Remember that the temperature ratings for sleeping bags are usually the survivable temperature rating, not the comfort rating. So while a 30 degree bag will probably prevent hypothermia at freezing temperatures, you may wake up with cold and stiff extremities or at least get a bad night sleep without better insulation.
A good sleeping pad is critical for a good night sleep while you’re rafting. Check the r-value of any sleeping pad you want to use to get an idea for how well it will work in the cold.
Remember: The higher the r-value, the more your pad will insulate you from the cold ground. In the winter, it’s a good idea to sacrifice packability for thickness.
A good four season tent will go a long way toward keeping you comfortable in the winter months. Not only do these tents help keep cold air out, but they also are typically designed to avoid snow buildup on top in the event of a winter storm.
While there are often fire bans during summer river rafting trips, during the fall and winter these bans are usually lifted. And you’ll probably want to cozy up to a fire once the sun goes down after a long day of rafting.
Make sure you have a National Park Service/National Forest Service approved fire pan for your permitted rafting trip. Even if you are in a place where this is not required, it’s still a good idea to bring one along in order to preserve the wilderness feel of rivers and practice leave no trace ethics in the backcountry.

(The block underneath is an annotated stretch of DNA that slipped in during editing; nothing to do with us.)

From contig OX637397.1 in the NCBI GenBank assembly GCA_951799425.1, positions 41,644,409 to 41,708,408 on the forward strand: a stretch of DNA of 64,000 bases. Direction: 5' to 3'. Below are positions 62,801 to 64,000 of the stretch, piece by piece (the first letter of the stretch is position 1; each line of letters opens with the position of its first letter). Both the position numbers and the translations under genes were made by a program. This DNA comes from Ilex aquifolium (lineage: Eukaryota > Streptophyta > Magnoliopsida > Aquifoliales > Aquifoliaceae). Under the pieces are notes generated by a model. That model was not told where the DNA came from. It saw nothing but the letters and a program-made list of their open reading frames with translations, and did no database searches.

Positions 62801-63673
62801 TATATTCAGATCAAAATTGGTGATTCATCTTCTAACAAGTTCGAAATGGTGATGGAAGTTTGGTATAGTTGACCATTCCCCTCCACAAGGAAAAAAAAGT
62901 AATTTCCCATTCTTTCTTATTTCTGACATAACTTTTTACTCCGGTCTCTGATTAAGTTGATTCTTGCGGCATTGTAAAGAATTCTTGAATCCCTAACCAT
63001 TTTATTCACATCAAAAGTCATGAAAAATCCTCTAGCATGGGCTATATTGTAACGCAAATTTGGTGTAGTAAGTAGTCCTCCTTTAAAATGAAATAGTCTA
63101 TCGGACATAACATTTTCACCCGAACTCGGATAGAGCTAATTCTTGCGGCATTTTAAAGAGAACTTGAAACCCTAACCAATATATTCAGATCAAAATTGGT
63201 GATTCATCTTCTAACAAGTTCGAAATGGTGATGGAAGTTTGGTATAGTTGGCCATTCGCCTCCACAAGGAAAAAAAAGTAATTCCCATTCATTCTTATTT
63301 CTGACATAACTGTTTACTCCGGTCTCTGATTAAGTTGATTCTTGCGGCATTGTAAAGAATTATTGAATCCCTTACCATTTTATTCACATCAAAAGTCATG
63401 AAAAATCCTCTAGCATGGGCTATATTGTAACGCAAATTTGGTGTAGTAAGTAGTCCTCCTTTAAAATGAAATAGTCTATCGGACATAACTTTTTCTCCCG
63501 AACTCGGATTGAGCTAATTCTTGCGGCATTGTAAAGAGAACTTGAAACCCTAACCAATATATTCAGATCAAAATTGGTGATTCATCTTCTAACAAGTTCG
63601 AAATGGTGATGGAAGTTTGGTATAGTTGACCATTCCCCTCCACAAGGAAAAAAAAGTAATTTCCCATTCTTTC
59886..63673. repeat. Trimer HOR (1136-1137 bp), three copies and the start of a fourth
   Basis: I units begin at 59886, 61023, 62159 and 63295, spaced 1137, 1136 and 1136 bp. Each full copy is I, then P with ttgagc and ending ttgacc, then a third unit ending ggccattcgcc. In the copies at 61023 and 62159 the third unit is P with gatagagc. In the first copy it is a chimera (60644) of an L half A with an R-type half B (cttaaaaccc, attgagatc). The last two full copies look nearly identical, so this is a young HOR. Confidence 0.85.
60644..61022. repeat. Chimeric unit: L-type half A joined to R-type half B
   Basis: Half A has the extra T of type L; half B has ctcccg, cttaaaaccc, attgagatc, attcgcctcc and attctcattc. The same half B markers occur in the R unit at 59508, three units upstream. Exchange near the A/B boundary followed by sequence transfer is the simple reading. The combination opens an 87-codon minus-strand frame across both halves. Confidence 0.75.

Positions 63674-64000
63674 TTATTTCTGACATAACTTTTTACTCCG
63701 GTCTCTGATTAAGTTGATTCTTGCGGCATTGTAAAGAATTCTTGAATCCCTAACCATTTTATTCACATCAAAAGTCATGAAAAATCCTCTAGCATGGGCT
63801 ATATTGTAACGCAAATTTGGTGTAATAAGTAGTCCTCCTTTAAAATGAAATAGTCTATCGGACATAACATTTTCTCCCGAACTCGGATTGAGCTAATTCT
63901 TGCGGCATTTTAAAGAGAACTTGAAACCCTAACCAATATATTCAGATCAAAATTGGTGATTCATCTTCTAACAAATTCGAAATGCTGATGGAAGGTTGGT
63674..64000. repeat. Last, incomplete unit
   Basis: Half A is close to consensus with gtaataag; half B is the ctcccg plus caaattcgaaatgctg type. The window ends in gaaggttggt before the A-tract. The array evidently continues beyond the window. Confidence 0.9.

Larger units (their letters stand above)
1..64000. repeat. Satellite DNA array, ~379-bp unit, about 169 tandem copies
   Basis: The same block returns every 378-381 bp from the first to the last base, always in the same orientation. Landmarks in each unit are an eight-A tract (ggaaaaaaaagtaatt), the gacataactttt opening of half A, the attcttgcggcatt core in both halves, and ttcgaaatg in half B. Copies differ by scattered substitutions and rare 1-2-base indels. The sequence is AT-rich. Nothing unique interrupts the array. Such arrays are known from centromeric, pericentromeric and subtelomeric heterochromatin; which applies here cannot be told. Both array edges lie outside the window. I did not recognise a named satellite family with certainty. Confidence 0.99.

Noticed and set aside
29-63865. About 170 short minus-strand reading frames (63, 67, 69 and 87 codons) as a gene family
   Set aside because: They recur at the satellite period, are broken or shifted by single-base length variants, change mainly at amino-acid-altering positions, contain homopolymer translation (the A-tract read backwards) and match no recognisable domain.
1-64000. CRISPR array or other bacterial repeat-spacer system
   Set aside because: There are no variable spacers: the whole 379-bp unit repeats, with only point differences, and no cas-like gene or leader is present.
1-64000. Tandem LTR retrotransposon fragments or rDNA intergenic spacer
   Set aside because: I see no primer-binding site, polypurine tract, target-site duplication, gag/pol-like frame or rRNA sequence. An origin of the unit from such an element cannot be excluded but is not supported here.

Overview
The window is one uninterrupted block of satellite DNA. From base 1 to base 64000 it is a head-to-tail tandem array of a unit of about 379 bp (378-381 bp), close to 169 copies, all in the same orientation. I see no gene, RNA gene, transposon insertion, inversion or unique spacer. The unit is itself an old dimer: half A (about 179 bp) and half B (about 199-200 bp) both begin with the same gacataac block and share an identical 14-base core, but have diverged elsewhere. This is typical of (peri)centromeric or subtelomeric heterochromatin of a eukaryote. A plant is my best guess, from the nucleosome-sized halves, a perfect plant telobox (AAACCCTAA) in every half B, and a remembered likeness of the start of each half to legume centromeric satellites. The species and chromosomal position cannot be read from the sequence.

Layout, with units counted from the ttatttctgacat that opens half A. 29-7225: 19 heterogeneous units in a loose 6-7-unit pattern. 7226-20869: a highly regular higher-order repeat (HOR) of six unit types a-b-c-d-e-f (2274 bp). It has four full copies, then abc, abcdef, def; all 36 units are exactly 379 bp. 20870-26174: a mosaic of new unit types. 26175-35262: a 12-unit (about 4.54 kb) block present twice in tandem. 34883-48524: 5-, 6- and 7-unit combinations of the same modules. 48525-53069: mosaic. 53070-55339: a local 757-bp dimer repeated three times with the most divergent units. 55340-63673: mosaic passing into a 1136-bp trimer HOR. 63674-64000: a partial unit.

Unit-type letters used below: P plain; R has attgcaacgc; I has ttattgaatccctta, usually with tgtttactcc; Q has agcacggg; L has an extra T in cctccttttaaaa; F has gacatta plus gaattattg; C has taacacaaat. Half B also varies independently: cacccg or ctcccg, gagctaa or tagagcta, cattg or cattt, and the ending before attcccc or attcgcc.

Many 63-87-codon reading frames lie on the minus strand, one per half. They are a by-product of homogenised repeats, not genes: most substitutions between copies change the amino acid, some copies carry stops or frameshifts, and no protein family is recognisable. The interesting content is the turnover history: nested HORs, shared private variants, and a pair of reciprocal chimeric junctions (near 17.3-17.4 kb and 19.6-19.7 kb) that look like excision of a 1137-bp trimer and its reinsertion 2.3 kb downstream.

A good, insulated water bottle is important, especially for fall and winter rafting trips. You aren’t concerned with your water getting too hot like you might be in the summer, but because your water may freeze on an especially cold night, be sure to bring something with good insulation.
It’s also a good idea to leave your water jugs partially submerged in the river (tied to your raft, of course) during those extra cold night. Moving water doesn’t freeze as quickly as stagnant water, and will provide some insulation so you don’t wake up to a huge brick of undrinkable ice.
What to Wear for Whitewater Rafting in the Cold:Final Thoughts
A winter rafting trip can be one of the most rewarding experiences a boater can have, as long as they bring the right gear and avoid common mistakes. Remember, cold rafters are miserable rafters, so stay warm and you’ll have a blast!